Puppy and dog training: basic commands

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Wondering how to teach your dog to sit? Not sure how to tell them they’ve done something naughty? It’s easier than you might think, with our top tips for getting your puppy’s training off to a great start.

Why is dog training important?

Regular training is an important part of raising a well-behaved dog. It’s not about showing your dog who’s boss – it’s about having fun together and deepening your bond. Being able to guide your dog’s behaviour also helps you keep them, and others, safe.

When should I start training my dog?

The rules you set for a puppy will be the rules they’ll follow into adulthood, so it’s best to start as you mean to go on. But it’s never too late – despite what they say, you can teach an old dog new tricks. Training can be more of a challenge if your dog wasn’t socialised as a puppy. But with lots of repetition and patience you can still make great progress.

Related blog: How to socialise a new puppy

How often should I train my dog?

Little and often is best, as this keeps training fast and fun. Grab a few moments when you can throughout the day and run through two or three tricks together. Before meals is ideal – your dog will be more inclined to work hard for their treats when they’re hungry.

Top tips for training

Positivity, consistency and repetition are the secrets to success when it comes to puppy training.

Start simple

Your dog doesn’t understand long sentences, so stick to commands that are just one or two syllables long. ‘No’ and ‘sit’ are good starting points. Over time, you can combine these commands to master more complex tricks.

Be consistent

Chopping and changing commands will confuse your dog, so settle on a word or phrase for each action and stick with it. Make sure everyone who looks after your dog uses the same commands, otherwise all your hard work could go unrewarded.

Praise, don’t punish

Forget the old-school advice about reprimanding your dog when they do something ‘wrong’ – this just teaches them to be fearful. Instead, ignore behaviour you don’t want to see and reward your dog when they get something right. This creates positive experiences that strengthen your bond and teach good manners. Win-win.

React at the right moment

Let your dog know exactly what they did well by rewarding them the instant they do it. At first this can mean always having a treat ready. In time, you can switch to clicker training instead – where you train your dog to recognise a ‘click’ as a reward so you’re not so reliant on treats.

Repeat

Dogs learn by repetition, so practice really does make perfect.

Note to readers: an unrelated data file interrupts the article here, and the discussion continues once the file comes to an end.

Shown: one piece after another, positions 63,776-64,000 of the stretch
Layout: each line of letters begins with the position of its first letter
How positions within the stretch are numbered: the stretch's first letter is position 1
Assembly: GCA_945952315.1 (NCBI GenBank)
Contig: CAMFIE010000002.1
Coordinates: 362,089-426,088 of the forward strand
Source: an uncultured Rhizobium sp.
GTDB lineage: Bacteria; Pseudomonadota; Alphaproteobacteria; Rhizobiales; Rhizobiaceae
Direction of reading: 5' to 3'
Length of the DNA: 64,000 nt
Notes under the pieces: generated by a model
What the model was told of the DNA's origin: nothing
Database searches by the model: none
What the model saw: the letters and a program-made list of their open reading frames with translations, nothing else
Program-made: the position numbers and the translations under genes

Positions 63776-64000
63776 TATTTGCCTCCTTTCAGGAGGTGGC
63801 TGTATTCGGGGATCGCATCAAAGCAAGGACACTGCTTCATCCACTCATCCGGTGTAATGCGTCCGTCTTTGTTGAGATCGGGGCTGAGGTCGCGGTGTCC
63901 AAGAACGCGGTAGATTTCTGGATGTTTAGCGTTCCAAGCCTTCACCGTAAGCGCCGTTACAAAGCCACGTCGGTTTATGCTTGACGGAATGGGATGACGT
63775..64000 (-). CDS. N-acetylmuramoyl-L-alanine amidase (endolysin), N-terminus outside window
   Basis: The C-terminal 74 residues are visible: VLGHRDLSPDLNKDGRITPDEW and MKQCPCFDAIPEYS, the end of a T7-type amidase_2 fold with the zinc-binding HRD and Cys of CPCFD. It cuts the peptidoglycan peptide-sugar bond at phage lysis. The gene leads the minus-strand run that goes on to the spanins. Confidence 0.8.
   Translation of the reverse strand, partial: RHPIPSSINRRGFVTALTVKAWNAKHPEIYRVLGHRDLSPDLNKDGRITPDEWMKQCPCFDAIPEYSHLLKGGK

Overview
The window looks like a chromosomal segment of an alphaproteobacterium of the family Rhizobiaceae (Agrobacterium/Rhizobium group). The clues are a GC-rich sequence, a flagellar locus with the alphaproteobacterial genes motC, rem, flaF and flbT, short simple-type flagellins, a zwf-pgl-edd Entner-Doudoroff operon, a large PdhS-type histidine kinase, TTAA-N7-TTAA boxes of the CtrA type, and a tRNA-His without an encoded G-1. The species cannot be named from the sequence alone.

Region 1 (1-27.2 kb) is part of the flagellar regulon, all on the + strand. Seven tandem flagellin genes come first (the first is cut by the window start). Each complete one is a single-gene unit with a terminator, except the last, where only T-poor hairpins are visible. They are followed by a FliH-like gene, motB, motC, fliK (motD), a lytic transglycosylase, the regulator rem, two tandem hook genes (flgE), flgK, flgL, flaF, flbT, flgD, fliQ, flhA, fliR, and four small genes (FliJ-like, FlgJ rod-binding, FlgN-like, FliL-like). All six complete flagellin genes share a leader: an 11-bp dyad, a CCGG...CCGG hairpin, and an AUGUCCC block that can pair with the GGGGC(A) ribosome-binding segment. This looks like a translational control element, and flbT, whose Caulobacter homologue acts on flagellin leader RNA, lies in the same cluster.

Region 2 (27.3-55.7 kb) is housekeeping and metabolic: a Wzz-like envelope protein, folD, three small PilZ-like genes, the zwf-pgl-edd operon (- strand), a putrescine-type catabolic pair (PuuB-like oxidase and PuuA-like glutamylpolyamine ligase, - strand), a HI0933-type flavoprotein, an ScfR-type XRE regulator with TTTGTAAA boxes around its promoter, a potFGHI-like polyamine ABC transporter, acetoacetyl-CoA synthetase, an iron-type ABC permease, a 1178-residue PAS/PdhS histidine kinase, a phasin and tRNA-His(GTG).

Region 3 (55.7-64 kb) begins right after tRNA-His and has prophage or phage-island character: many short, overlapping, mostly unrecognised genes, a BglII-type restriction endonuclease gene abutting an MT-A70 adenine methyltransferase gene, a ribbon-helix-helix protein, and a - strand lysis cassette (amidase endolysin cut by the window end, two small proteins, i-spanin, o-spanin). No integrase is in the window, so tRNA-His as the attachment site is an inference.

Know when to stop

If your dog seems reluctant, leave their training until later. They’re unlikely to make progress if they’re distracted and that can lead to frustration – something that’s not fun for either of you.

Some basic dog commands to try

These commands are all useful in everyday life, so they make a great starting point in your puppy’s training journey.

‘No’

Important in your puppy’s early days to help cut out bad habits like nibbling or biting.

Related blog: Basic rules and biting play

‘Sit’

Useful for getting your dog’s attention and a good distraction if they’re jumping up – or doing something else you’d rather they didn’t. Resist the urge to push their bottom down, it’s better if they find the right position on their own. You can help by holding a treat in front of them, then slowly moving this towards their face and over their head. As they watch the treat, they’ll naturally move into a sitting pose. As soon as their bottom touches the floor, they’ve earned the treat. Good dog!

‘Down’

Once your dog’s mastered sitting, you can build up to lying down – another command that’s great for getting their attention and imparting a sense of calm. Again you can help by holding a treat in front of them, then slowly moving this towards the floor. As they watch the treat, they’ll naturally lie down. As soon as they do they’ve earned the treat.

‘Stay’

Comfortable with ‘sit’ and ‘down’? Next is how to teach your dog to stay while you gradually move away. Set your dog up for success by building the distance a couple of paces at a time.

‘Come’

Combine with ‘stay’ to create a fun game – while also teaching your dog a skill that’s important for staying safe off the lead.

‘Leave it’

This command is useful to stop your dog eating or playing with something they shouldn’t. It’s also great for building trust.

‘Bed’

Don’t use this command as a punishment, but rather to signal to your dog that it’s time to have some ‘dog time’ in their own space. Great for quieter moments, or when you’ve got visitors who are nervous of dogs.

How long does it take to train a dog?

With enough practice and patience, mastering a new trick can take as little as a couple of weeks. But a dog’s training is never done – there’s always a fancy new trick or instruction to try. Make training part of your dog’s daily routine, and have fun mastering new skills together at every stage of their life.

What are some good training rewards for dogs?

Our Good Dog Treats make ideal training rewards – at only three calories each, they won’t interfere with your dog’s balanced diet. We don’t recommend treats for very young puppies but a few kibbles from their daily allowance work just as well. In fact, we include ingredients in our puppy food specifically to help with their training – like DHA omega-3 that supports their mental development.

Find out more about tailor-made dog food for puppies

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